THE Supreme Court (SC) granted the petition of foreign corporation Levi Strauss & Co., owner of the word mark “LEVI’S,” to cancel “LIVE’S” mark due to the confusing similarity of the latter with that of the clothing brand.

In its decision dated March 1 and published on July 6, the high court said the two marks have “the same look and feel… from the color scheme, border used, fringe banners, to even some of the textual additives surrounding the mark.”

It added that the use of the number design “105” with the LIVE’S mark is an imitation of LEVI’S “501” mark.

The high court further stated that the LIVE’S mark is a “mere colorable imitation” of the LEVI’S mark, which the law defines as “such a close or ingenious imitation as to be calculated to deceive ordinary purchasers.”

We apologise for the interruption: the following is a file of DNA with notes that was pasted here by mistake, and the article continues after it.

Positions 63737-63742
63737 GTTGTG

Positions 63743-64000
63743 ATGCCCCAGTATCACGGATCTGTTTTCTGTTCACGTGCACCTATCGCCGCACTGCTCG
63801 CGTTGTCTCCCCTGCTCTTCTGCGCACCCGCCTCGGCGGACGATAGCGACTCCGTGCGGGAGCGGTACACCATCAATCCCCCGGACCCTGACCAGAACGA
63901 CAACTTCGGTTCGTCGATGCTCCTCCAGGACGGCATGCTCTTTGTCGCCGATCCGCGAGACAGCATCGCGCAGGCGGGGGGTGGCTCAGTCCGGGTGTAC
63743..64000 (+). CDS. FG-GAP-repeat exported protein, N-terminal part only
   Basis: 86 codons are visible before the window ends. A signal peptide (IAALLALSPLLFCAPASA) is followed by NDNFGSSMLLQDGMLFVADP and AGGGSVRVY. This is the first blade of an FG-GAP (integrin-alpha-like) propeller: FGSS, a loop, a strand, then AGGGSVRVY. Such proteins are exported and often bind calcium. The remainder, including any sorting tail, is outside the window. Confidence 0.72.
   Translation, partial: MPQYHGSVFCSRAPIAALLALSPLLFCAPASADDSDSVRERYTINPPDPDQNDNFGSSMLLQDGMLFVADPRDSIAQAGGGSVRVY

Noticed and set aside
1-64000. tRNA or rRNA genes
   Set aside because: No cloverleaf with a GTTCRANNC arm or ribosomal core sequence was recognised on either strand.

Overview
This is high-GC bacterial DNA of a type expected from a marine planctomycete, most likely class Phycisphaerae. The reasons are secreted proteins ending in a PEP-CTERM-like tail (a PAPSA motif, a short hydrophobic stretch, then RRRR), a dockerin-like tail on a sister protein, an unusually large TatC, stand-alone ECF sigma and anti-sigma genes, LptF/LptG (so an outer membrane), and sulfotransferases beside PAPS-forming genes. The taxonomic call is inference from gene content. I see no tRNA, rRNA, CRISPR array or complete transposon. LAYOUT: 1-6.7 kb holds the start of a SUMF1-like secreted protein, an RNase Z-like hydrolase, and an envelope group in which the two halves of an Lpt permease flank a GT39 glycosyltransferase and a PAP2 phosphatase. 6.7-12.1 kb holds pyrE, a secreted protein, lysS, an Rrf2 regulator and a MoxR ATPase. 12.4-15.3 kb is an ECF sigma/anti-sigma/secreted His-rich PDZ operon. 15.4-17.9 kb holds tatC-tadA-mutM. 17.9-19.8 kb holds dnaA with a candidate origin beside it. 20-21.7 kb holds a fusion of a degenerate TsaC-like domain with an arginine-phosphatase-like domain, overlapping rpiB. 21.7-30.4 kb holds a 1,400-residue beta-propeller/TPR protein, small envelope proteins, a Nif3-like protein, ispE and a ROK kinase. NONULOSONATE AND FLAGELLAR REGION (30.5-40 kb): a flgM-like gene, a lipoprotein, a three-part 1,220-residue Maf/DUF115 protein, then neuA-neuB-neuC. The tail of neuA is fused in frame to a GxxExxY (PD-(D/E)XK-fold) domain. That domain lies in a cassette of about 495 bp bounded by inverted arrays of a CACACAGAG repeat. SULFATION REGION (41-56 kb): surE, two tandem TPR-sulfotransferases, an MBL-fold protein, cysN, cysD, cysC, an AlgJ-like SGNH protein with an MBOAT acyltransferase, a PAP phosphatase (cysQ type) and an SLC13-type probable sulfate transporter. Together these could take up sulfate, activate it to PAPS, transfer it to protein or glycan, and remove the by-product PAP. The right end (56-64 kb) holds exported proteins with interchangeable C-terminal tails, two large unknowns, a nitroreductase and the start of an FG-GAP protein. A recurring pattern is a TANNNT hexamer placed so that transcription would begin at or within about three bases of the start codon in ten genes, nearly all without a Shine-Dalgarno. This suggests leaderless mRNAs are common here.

A 1995 survey by Levi Strauss in the Philippines revealed that 90% of the respondents read the LIVE’S mark as LEVI’S, and 86% of the people surveyed associated the LIVE’S mark with LEVI’S.

Levis Strauss’ petition for cancellation of the LIVE’S mark was denied by the Intellectual Property Office’s Bureau of Legal Affairs in January 2009 because “they had different pronunciations, spellings, meanings, designs, prices, and trade channels.”

The Court of Appeals also dismissed the petition in September 2014 because the rights and interests over the LIVE’S mark had already been transferred, which the SC reversed in its decision because the registration of the mark remains valid until Nov. 16, 2022. — Bianca Angelica D. Añago